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Oceans contain the answers to green fuel and carbon reduction

A new method for removing greenhouse gases from the ocean has been developed by scientists.

"The ocean and climate are inextricably linked, they're one and the same", U.S. Climate Envoy John Kerry said. Source - Silverish Lily. CC SA 4.0.
"The ocean and climate are inextricably linked, they're one and the same", U.S. Climate Envoy John Kerry said. Source - Silverish Lily. CC SA 4.0.

Two separate developments in the field of chemistry have been looking at sea water. One is centred on creating a green hydrogen fuel without the need to desalinate the water; the second concerns extracting carbon dioxide from seawater as part of carbon reduction measures.

Green hydrogen production

Hydrogen as a fuel is seen by many environmentalists as the necessary step towards a clean future. This is particularly for those economic sectors that are more challenging to decarbonise, including manufacturing, aviation and shipping.

Currently most hydrogen is derived from fossil fuels, contributing 830 million tonnes of carbon dioxide a year. The alternative proposed by environmentalists is an emissions-free ‘green’ hydrogen, created by splitting water.

The main obstacle to realising this green alternative is the cost, which places methods devised hitherto as commercially. The issue of unaffordability is now set to change.

Scientists have developed a way to make hydrogen straight from seawater with no desalination required. The development comes from RMIT University, and it appears to be an important step towards a viable green hydrogen industry.

The new method splits the seawater directly into hydrogen and oxygen. By avoiding the need for desalination this saves on cost, energy consumption and carbon emissions.

The method to produce hydrogen straight from seawater is said to be scalable, paving the way for further investment in the technology.

The technology involves the use of an electrolyser to send an electric current through water to split it into its component elements of hydrogen and oxygen. The process omits carbon dioxide, and it also has no chlorine production. Central to this is a special type of catalyst developed to work specifically with seawater.

The research appears in the journal Small, titled “Nitrogen‐Doped Porous Nickel Molybdenum Phosphide Sheets for Efficient Seawater Splitting.”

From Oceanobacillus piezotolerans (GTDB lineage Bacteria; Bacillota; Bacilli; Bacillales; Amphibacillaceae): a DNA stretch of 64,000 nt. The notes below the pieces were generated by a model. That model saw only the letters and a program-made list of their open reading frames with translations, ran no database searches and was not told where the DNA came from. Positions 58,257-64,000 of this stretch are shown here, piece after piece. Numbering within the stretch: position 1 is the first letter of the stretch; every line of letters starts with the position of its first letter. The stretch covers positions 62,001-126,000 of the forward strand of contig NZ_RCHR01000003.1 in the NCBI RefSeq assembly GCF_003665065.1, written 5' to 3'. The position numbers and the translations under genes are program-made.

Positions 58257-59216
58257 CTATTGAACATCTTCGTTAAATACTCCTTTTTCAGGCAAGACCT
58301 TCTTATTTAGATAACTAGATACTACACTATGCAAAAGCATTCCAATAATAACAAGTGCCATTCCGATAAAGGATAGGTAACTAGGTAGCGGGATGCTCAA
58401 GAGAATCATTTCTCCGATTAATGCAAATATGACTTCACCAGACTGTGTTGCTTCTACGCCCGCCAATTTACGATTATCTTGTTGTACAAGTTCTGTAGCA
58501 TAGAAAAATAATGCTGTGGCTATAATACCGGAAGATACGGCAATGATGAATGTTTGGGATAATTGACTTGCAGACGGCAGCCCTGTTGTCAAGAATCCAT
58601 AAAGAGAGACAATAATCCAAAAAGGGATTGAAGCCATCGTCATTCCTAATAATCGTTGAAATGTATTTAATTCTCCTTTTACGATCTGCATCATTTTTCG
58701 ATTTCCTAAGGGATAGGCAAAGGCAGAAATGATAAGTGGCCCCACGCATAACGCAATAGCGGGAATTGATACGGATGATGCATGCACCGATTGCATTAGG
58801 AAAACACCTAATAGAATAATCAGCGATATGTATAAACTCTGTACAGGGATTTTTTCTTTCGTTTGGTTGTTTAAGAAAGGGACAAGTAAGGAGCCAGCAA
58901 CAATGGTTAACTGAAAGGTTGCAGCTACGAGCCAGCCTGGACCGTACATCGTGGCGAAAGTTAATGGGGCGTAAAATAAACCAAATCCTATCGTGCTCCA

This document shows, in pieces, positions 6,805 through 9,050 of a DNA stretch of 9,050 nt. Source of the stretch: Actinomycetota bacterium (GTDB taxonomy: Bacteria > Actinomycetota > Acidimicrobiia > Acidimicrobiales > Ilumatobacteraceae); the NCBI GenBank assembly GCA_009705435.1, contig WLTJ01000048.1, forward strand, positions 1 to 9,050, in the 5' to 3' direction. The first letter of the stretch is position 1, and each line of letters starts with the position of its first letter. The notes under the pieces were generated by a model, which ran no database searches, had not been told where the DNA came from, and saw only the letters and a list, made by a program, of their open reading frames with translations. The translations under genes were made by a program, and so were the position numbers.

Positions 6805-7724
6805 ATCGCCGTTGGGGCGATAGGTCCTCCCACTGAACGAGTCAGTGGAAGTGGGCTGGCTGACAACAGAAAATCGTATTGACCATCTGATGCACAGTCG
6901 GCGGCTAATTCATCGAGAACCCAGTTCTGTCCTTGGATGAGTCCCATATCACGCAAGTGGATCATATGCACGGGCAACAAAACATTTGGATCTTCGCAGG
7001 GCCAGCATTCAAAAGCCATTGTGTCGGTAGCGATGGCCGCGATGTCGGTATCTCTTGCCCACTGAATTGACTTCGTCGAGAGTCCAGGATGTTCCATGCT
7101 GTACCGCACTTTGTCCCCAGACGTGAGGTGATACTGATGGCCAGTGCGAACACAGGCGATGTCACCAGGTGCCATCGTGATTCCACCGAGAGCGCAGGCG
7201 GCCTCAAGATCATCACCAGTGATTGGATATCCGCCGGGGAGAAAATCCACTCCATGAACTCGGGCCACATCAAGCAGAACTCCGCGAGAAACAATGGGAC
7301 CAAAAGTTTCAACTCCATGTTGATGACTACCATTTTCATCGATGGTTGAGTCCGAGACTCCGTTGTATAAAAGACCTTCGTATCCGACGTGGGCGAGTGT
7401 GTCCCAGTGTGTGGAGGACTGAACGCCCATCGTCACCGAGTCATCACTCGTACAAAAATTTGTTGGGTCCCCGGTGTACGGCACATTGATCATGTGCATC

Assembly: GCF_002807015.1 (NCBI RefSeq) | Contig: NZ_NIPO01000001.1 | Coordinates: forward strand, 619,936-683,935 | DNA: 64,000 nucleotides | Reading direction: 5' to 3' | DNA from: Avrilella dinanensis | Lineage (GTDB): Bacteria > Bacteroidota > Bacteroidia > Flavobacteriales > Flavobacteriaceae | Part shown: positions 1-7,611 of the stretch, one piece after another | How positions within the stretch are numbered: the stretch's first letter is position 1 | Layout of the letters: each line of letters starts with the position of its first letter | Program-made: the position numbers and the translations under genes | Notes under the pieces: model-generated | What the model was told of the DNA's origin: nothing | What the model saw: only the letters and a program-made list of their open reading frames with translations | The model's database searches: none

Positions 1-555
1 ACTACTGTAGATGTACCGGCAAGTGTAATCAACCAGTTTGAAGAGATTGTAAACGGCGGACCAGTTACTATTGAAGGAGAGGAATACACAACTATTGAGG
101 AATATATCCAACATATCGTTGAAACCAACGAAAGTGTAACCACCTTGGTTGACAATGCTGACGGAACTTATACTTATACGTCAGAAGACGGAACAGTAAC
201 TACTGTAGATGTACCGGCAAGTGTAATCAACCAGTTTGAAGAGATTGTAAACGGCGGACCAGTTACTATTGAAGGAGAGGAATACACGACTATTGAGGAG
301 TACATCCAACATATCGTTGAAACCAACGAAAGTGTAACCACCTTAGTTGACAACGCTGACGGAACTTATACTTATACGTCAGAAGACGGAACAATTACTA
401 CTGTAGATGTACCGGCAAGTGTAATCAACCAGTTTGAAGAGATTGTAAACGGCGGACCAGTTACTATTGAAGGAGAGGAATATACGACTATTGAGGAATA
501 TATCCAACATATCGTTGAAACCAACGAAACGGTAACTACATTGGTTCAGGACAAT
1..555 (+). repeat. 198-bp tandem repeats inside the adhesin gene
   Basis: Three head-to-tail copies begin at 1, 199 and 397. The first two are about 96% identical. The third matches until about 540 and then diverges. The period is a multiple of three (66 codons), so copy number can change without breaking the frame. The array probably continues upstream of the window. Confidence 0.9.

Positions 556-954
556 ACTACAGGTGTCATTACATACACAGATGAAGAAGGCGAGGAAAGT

Carbon extraction

In the second development, researchers at the Massachusetts Institute of Technology have found the key to a truly efficient and inexpensive mechanism for removing carbon dioxide from seawater. The method could be far more efficient than existing systems for removing the greenhouse gas from the air.

The technology is described as a reversible process consisting of membrane-free electrochemical cells. Reactive electrodes are used to release protons to the seawater fed to the cells, driving the release of the dissolved carbon dioxide from the water.

The process is cyclic: It first acidifies the water to convert dissolved inorganic bicarbonates to molecular carbon dioxide, which is collected as a gas under vacuum. Then, the water is fed to a second set of cells with a reversed voltage, to recover the protons and turn the acidic water back to alkaline before releasing it back to the sea. Periodically, the roles of the two cells are reversed once one set of electrodes is depleted of protons (during acidification) and the other has been regenerated during alkalization.

This innovation is described in the journal Energy & Environmental Science, headed “Asymmetric chloride-mediated electrochemical process for CO2 removal from oceanwater.”

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Written By

Dr. Tim Sandle is Digital Journal's Editor-at-Large for science news. Tim specializes in science, technology, environmental, business, and health journalism. He is additionally a practising microbiologist; and an author. He is also interested in history, politics and current affairs.

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